How data and eSports could shape the future of F1
F1 is the most advanced sport in the world, but when it comes to fan engagement, it’s not exactly cutting-edge. For the past 20 years, F1 has struggled to bring the excitement, noise, tactics and general essence of the ultimate motorsport to fans, but things are changing.
Last week, the F1 Live in London event saw roads around Trafalgar Square used as drag strips for new and old F1 cars, while workshops and drivers introduced excited crowds to the fastest sport in the world. It was all educating fans about F1, and it marked a huge change in thinking for the sport.
However, it’s only the tip of the iceberg. At the same event, I talked to F1’s MD of motorsports, Ross Brawn, and Tata Communications’ MD of F1 business, Mehul Kapadia, about the role technology plays in making F1 more engaging, and how it will be used in everything from making races more exciting to connecting with fans in a much better way.
Like most sports, F1’s perception can be improved using a three-pronged approach: by improving the sport itself; improving the experience for those who see it; and, finally, working on how it’s distributed. Over the next few weeks, I’ll look at how both Tata Communications and F1’s management is using data and technology to help do all three of those things.
In the past 20 years, Formula 1 has attracted lots of criticism for a predictable races, and a complete lack of overtaking. Granted, F1’s rule-makers haven’t exactly stood still, and new rules have been introduced over the years to improve safety and to make races more competitive.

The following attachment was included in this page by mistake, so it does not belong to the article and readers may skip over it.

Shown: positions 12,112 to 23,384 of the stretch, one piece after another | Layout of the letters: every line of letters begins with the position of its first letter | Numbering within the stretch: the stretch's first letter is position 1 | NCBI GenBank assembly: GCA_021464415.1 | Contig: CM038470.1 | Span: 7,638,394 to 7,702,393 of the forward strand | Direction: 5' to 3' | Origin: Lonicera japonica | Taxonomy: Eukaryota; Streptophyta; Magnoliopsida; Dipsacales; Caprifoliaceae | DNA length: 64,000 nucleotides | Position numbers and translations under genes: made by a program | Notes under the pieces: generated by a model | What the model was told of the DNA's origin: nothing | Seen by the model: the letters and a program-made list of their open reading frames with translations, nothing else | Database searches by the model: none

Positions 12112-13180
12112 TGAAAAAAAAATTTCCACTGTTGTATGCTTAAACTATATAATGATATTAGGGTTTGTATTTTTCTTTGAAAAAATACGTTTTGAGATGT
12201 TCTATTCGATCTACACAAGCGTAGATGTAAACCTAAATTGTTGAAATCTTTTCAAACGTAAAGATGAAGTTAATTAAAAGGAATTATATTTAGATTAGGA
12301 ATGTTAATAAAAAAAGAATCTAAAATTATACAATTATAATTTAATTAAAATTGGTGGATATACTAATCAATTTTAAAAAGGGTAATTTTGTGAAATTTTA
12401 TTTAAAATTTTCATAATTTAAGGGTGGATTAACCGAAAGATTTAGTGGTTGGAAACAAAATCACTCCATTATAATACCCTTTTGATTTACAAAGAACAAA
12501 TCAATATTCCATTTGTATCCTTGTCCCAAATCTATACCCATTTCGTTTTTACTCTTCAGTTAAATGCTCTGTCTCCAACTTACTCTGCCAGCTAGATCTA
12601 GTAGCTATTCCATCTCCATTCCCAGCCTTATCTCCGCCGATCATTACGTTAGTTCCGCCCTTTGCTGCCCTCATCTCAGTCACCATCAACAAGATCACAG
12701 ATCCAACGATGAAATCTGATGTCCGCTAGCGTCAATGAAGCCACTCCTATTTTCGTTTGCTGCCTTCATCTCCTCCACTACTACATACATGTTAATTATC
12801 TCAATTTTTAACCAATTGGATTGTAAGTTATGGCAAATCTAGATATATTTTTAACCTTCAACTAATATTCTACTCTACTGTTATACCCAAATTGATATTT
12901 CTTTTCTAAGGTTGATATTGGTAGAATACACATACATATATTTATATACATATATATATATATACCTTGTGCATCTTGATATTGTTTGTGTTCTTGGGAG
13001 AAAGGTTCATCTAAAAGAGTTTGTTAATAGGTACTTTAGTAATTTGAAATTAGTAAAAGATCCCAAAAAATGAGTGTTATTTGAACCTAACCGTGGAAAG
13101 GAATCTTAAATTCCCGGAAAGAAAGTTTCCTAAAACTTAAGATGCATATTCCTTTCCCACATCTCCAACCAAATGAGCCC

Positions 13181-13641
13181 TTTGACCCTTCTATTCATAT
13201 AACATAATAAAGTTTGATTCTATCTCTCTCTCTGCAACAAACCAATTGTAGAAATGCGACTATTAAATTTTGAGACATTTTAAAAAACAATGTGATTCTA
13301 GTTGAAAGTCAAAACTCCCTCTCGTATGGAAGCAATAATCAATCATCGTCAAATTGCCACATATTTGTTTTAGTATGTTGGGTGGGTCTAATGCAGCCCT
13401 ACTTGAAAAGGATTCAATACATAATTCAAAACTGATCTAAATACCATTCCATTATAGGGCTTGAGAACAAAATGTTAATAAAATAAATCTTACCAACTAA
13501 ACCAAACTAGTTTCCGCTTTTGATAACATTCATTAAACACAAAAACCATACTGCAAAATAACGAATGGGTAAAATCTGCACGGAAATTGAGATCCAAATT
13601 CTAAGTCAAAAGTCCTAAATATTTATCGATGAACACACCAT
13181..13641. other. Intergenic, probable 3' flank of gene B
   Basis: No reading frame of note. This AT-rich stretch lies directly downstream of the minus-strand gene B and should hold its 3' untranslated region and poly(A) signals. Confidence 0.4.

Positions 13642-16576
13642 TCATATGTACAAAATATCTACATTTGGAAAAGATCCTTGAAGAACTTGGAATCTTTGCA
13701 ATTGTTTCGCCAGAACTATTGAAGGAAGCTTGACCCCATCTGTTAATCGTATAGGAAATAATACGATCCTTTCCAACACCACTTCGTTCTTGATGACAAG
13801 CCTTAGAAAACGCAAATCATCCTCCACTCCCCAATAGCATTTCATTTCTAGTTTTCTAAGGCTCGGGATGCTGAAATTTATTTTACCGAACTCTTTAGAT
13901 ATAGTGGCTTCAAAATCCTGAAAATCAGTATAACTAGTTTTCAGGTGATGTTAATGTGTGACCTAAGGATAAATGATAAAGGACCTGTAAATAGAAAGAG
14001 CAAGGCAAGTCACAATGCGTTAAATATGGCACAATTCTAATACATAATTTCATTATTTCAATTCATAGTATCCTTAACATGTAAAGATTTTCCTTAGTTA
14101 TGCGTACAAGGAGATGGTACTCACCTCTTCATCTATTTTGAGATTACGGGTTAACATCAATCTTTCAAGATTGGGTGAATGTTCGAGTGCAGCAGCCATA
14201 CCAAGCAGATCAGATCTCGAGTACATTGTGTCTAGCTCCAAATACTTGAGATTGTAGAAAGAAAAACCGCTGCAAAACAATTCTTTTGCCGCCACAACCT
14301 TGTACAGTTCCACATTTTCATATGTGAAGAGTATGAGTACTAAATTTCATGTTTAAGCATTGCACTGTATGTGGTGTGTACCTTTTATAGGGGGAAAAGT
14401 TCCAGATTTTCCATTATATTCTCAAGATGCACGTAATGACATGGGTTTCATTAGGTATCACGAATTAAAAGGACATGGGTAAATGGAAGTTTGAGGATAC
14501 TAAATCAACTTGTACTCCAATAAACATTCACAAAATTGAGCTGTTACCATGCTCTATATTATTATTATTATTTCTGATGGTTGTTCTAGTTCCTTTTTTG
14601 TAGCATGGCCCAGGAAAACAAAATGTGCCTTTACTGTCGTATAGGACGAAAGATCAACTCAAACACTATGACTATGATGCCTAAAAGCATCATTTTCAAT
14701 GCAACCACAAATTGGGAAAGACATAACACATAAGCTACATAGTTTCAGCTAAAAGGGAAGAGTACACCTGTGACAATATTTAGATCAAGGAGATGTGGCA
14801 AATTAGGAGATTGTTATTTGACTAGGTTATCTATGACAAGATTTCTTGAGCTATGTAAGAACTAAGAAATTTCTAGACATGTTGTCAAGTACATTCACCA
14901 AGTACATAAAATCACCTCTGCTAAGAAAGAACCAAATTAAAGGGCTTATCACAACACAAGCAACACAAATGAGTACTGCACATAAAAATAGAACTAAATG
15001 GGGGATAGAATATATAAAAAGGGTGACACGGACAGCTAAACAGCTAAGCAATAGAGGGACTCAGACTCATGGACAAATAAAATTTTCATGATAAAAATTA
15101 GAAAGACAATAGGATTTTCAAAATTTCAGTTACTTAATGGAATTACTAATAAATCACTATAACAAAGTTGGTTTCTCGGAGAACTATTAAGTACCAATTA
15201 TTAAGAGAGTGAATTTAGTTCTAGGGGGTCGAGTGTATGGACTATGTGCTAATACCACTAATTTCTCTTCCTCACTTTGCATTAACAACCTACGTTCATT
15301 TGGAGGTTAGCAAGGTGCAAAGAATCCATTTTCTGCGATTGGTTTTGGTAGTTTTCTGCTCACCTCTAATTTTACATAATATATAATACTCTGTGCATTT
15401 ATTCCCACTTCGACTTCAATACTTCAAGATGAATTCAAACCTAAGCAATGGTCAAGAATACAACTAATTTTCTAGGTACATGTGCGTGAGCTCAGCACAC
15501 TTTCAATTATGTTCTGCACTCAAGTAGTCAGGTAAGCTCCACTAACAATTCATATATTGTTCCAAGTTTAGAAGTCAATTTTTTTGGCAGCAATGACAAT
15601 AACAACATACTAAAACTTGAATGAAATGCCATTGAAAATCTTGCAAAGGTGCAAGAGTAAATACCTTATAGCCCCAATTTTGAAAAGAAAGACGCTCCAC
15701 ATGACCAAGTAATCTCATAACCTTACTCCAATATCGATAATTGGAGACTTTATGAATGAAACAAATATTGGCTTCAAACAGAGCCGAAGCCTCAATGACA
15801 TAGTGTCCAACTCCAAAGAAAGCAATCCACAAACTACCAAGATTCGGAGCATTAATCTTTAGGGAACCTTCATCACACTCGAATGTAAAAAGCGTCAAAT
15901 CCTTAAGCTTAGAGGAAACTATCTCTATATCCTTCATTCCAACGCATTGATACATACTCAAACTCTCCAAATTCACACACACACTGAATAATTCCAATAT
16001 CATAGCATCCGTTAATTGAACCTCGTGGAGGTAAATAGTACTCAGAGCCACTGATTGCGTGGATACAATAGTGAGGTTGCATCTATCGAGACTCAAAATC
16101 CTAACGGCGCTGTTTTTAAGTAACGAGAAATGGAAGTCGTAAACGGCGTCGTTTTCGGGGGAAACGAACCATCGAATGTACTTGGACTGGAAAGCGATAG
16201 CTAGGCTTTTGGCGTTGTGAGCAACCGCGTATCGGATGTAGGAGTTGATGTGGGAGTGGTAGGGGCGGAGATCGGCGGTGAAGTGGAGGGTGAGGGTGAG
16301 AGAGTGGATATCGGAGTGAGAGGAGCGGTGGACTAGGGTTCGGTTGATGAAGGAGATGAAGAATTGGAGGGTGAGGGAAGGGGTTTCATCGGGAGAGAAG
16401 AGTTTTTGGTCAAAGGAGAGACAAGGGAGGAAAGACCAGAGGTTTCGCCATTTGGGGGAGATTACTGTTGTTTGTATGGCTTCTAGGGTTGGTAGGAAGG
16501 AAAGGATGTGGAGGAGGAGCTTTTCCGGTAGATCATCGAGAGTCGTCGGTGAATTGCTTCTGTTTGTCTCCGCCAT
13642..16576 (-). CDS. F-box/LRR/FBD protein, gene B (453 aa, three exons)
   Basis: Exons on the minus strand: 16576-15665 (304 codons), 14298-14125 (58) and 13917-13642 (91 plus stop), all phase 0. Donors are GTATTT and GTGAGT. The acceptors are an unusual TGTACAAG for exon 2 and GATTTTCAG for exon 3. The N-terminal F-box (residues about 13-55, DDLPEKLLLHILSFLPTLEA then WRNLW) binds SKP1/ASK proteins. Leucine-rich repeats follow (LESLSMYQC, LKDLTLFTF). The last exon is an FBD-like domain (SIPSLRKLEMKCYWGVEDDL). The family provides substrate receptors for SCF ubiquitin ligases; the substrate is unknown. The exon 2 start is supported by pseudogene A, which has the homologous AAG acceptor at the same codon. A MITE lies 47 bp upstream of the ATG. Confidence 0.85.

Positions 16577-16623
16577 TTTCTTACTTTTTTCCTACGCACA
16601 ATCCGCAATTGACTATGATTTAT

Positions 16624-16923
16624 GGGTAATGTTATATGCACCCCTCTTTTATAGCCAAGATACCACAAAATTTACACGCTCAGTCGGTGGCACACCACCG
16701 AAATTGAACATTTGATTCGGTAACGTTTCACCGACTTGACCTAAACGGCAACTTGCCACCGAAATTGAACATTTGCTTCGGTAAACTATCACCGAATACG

In 1998, cars were made narrower and grooved tyres were introduced, making cars less grippy and hopefully increasing the possibility of overtaking. In 2009, KERS was introduced to offer a tactical boost to aid overtaking, and aerodynamics were simplified too. Two years later, in 2011, the FIA also introduced the drag-reduction system.
Called DRS for short, these systems are still in F1, and allow chasing cars to open a flap that increases their top speed – so they can gain on their prey. However there are two catches: they have to be within one second of the car in front at a selected part of the track, and they’re only allowed to use DRS in one or more DRS zones – usually straights.
Above: Ross Brawn
In 2016, the rules have changed again. DRS is still around, but now the cars are wider and feature larger tyres, meaning they have more mechanical grip – and don’t have to rely on straight downforce. This means the turbulent air that drivers get from a car in front plays less of a role in reducing grip than before.
Tracks have been changed to aid overtaking, too, and in the past 20 years tracks such as Malaysia and Bahrain have been built with wide corners, vast straights and big braking zones – all designed to aid overtaking. But even in 2017 fans still think races could be more interesting.
Using data to change the sport
In the past, these rules were determined by the teams and F1’s governing body, the FIA – but at last week’s F1 live event, F1’s MD of motorsports, Ross Brawn, told me will F1 also be using a data-driven approach. “Formula 1 is a massively data rich environment and it’s a sport which is almost unique in the level of technology that exists. And it’s a sport which fortuitously we’ve got masses of historical data [on],” says Brawn.